Friday, November 21, 2014

Bread and Wine

(Devil’s advocate for church reform)

Jose Paul (Delhi)

One of our great Kerala catholic shepherds shouted at the top of his voice “Wine is an integral part of our religious practices. As long as the church exists, as long as the world exists, we will use wine for our religious practice”.  This pronouncement came immediately after an announcement of supporting the government for prohibition of all the alcoholic drinks and encouraging the govt. to close down all the liquor shops in the state by revoking their licenses for the sale of liquor.

I am not saying that wine is not an integral part of the Mass today. I have only one doubt. Can the Catholic Church survive without use of wine in our mass? I was looking back to the time and place where Christ lived as a man. He came into this world as the Son of Mary and Joseph, a Jewish family. He lived and practiced the culture and customs of that of the Jews and that of the place.  It could be that wine was an integral part of all the celebrations with these people. It must have been a regular drink in all their meals as it is even today in some areas in Europe. We see that Mother Mary asked Jesus to do his first miracle of converting water into wine as the wine at the marriage house got over.

During the last supper Jesus said, breaking the bread, ”This is my body.” Did He mean any type of bread or He meant the staple solid food they ate regularly?  When he took wine and said “This is my blood”, did He mean wine as His blood or any drink they drank at the time of the supper? According to the custom of the place they must have used bread and wine as part of their supper.

When He said “do this in memory of me” we the faithful decide to follow His instructions. In the beginning of Christianity, the faithful used their food, may be bread and wine or whatever they ate as food and drink. The practice carried on. As time passed the bread took different forms and now we have reached a universal “bread type” almost all over the world and we call it “host”.  Anyway this was not the bread Christ consecrated. But we have found our own way of making bread according to convenience and consecrated it daily to represent the body of Jesus. This bread of ours has no semblance to the real bread Jesus broke in the last supper. But in the case of wine, we wanted the real wine as the drink even in places where wine is not a common item of our daily food and in celebrations. Did Christ state that only wine can be his blood.  Can any liquid that the common man uses as a drink (may be fruit juice, milk, butter milk, coconut water or even pure drinkable water) serve in the place of wine?  If wine is essential for the transubstantiation to take place, it should be given to every person, lay men and clergy, who receive communion. If not, is the communion not complete?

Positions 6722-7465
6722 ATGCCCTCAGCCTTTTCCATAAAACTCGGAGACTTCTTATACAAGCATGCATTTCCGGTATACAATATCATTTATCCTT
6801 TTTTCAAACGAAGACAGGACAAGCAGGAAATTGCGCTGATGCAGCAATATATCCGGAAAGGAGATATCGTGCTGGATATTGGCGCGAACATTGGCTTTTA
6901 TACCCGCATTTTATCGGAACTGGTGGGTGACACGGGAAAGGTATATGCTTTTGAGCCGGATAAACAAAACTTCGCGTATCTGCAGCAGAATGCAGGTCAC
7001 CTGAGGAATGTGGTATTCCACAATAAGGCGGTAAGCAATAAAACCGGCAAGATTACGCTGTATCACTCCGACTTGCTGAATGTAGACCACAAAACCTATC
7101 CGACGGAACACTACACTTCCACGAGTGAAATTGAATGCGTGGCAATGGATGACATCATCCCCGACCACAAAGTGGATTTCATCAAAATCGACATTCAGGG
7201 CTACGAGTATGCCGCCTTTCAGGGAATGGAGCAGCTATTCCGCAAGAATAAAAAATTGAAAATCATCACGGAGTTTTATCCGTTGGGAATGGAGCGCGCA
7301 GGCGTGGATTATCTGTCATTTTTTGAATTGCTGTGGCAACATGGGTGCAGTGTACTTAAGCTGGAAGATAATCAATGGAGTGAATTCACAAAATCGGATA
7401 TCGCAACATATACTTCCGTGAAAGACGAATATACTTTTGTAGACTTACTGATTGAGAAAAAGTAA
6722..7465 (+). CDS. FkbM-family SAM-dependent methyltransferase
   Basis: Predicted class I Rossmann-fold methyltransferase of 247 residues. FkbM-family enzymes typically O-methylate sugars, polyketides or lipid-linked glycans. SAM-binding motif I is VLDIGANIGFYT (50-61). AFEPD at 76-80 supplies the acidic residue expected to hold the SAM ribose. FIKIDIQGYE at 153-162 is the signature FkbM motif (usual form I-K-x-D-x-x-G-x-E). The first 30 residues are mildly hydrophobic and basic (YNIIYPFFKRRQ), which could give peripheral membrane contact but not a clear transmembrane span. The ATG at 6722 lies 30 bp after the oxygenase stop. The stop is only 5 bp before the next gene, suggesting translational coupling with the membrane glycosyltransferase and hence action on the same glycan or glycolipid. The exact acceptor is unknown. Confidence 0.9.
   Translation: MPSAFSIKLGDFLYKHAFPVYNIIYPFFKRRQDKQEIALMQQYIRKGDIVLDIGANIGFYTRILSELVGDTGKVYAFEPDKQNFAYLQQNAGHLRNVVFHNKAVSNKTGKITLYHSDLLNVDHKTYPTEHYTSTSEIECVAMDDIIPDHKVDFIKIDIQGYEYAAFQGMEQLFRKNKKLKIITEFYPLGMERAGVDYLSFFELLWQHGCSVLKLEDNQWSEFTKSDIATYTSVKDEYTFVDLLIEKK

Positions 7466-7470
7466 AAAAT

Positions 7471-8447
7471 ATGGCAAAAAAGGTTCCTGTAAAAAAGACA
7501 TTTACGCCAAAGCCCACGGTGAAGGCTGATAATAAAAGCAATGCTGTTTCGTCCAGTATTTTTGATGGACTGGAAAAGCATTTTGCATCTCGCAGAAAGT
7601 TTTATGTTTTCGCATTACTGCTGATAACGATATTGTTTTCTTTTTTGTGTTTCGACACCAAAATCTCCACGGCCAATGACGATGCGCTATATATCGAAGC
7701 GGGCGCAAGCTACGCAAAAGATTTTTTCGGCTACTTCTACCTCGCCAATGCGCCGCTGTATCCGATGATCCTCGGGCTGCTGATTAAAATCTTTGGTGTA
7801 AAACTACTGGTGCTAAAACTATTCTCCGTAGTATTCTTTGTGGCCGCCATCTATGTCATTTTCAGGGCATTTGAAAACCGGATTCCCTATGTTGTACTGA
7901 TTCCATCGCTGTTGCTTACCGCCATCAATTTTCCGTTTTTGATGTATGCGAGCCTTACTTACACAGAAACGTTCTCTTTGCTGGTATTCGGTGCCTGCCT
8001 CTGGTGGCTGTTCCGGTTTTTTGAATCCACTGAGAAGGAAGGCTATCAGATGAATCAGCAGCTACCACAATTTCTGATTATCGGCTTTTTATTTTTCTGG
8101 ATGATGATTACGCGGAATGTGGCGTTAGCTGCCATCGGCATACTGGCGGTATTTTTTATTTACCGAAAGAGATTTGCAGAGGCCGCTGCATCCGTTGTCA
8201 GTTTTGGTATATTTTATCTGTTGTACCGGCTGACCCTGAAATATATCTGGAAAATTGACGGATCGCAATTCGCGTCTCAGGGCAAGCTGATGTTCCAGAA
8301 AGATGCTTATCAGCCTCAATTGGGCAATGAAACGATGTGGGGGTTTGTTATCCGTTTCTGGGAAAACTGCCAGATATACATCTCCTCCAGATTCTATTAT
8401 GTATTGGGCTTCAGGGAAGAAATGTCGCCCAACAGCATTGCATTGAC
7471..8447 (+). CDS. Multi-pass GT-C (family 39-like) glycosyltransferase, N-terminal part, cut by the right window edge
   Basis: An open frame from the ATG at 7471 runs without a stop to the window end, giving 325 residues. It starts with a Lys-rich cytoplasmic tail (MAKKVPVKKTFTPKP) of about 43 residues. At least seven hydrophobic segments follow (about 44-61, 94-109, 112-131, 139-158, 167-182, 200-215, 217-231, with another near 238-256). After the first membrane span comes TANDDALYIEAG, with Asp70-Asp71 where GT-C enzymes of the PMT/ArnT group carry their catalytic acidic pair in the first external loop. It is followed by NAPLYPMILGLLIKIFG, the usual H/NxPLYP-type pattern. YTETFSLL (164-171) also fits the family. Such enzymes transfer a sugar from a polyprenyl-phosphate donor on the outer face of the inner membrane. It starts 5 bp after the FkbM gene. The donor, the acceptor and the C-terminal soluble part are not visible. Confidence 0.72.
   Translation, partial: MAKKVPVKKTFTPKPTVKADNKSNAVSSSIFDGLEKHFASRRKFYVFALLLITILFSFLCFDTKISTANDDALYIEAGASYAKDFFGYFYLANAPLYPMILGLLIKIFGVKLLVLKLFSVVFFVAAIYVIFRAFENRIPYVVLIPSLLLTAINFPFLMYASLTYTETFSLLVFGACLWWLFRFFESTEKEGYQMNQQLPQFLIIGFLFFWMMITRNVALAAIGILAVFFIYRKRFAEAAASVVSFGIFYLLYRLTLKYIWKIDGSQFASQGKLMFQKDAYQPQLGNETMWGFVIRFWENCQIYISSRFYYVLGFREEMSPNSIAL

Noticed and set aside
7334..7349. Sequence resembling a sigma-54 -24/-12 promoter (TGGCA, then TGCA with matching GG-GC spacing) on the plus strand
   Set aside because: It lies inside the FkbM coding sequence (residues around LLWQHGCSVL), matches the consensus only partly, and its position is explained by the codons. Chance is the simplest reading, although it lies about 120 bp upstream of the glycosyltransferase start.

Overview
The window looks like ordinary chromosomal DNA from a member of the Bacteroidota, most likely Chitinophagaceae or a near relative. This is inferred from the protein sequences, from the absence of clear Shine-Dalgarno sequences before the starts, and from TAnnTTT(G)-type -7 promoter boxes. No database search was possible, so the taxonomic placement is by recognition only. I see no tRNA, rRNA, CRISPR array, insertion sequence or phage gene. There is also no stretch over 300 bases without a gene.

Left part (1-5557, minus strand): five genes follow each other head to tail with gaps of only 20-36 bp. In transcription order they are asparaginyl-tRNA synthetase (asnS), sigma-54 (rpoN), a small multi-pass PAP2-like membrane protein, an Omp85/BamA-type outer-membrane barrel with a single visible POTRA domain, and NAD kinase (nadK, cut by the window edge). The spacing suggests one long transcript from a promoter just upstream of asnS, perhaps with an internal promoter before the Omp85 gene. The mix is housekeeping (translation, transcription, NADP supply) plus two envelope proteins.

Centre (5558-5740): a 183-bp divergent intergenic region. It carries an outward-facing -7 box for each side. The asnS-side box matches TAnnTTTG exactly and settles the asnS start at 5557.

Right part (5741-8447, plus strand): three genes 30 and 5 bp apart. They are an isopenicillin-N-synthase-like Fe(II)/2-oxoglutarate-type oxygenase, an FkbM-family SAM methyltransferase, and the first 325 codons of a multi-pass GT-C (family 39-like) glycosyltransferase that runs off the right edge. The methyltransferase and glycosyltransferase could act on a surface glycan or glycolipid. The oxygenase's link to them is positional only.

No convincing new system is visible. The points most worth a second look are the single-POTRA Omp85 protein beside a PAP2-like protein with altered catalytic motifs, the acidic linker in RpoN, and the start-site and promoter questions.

What I am doubtful is that if we changed the type of bread, why not we change the drink also to any drinkable item. How can you say that “as long as the Catholic Church exists, till the end of the world we will use wine as it is an essential part of our faith”? Is wine a symbolism for any form of drink or will Christ wanting wine as his blood? Or is it because our words are not capable of converting any other form of drink into the blood of Christ? Again, If it so essential for the Catholic spiritual service of communion, is it enough that only the priest have the blood of Jesus? Should we, the Catholics, laity and clergy together cry out that our church will not survive if we don’t have wine and that spirit is essential for our spirit?